Huntsville Dead Animal Tip: How long does it take for different animals to decompose?
Once an animal dies, decomposition starts. This process involves the breakdown of the animal matter by decomposers. Decomposers provide food for themselves by extracting chemicals from the carcass, using them to produce energy. This process will release gases that are the chief source of the putrid odor of the decaying animal. But how long does it take to complete the decomposition process, and how does it vary for different animals? In this article, we attempt to answer that question.
Factors Affecting the Rate of Decomposition
Unfortunately, there’s no predefined decomposition time even for the same species. Why? Because the rate of decomposition depends on a whole lot of factors. Some of which include:
All other things being equal, the larger the animal, the longer the time it takes. Whales, for instance, take up to 16 years to decompose, while mice decompose within a week or two.
The higher the temperature, the faster the rate of decomposition. On the other hand, at a colder temperature, the decomposing organisms will be less active, keeping the rate of decomposition low.
Many decomposers secret enzymes that breakdown the protein in carcasses, after which they absorb the dissolved molecules. With little or no water, these reactions cannot take place. Higher humidity promotes the growth of decomposers that are involved in the decomposition of carcasses.
If scavengers feed on the carcass, then it decomposes quicker.
Like all living things, decomposers need air to survive. Lower oxygen levels reduce the rate of decomposition. That is why carcasses decompose faster when left above the ground surface compared to when buried.
Decomposition Time for Common Wildlife
We have made it clear that the decomposition time of a carcass is dependent on so many factors. However, we’ll explore broad generalizations of the decomposition time it takes for some animal species.
Rodents (rats, mice, and squirrels)
These are pretty small creatures, so they decompose quickly. If we assume you have a dead rodent in your house and you do nothing to remove it, if the conditions are ideal, the carcass will decompose within one to three weeks. Bigger rats and squirrels might take more than three weeks.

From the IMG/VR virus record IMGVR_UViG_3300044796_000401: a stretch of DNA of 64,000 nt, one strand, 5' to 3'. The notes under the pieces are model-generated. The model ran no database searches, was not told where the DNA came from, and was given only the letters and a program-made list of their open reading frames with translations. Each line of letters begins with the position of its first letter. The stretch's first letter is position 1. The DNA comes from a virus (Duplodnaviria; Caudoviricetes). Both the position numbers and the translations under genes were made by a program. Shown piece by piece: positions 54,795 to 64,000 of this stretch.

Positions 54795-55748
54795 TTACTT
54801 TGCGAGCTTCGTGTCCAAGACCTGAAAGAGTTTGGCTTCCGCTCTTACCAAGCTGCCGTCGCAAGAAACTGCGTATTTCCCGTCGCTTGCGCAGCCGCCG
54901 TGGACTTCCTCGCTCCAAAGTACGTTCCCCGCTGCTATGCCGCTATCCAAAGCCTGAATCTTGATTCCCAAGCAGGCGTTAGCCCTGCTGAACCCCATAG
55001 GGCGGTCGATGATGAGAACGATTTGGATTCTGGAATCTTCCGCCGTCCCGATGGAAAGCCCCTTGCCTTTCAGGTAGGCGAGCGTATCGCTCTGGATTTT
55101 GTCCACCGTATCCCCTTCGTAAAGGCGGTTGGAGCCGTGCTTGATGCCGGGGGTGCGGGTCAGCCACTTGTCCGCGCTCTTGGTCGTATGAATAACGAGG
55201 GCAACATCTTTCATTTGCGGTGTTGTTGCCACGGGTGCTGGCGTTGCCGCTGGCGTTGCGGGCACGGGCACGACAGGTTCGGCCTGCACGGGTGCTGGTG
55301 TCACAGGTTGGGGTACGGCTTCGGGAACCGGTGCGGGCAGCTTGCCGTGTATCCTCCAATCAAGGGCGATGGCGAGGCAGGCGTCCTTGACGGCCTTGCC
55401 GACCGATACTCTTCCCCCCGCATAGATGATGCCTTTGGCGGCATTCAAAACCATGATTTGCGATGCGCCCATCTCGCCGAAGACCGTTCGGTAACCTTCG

Raccoons are moderately large nuisance wildlife. An adult raccoon weighs between 3.5 to 9kg. A dead raccoon in the wild will be eaten by scavengers, ants, and other organisms, all of which will accelerate the decomposition process. Decomposition can be complete within a few weeks. However, a dead raccoon in your attic or house can take a few months to decompose completely.
Bats are pretty small mammals. A dead bat in your attic, chimney, or wall will take about one or two weeks to decompose. But within that time frame, you’ll have to deal with the putrid emanating smell that will saturate your home.
Opossums are common nuisance wildlife that can pollute your attic while disfiguring your yard with the holes they dig. If you have a dead opossum in your house, it may take about three to four weeks for the body to completely decompose.
Foxes are omnivorous mammals that are light on their feet. They have acclimatized to human settlements and are known to depend on humans for food. Foxes do enjoy crawl spaces as potential dens. If you have a dead fox on your property, it will take about one to three months, depending on the size of the fox.
Coyotes are larger than foxes, and they are known to attack chicken coops, fish ponds, and more. A dead coyote may take up to a few weeks to months to completely decompose.
Deer Deer are pretty large animals that can weigh up to 300 pounds for adult males. However, a roadkill deer may be completely decomposed within two to three weeks. This is primarily because of the actions of scavengers like foxes, coyotes, vultures, and more, that feast on the flesh.
Household Pets When your pet dies, you might choose to bury it. Burying a carcass deep in the ground drastically increases the time it takes for decomposition. For instance, a buried dog might take between 6 months to 18 years to fully decompose, depending on factors like the dog’s size, depth of the grave, and whether a non-biodegradable casket was used or not.
We service nearby towns such asHazel Green, Harvest, Meridianville, New Market, New Hope, Gurley, Owens Cross Roads, Triana, Moores Mill,.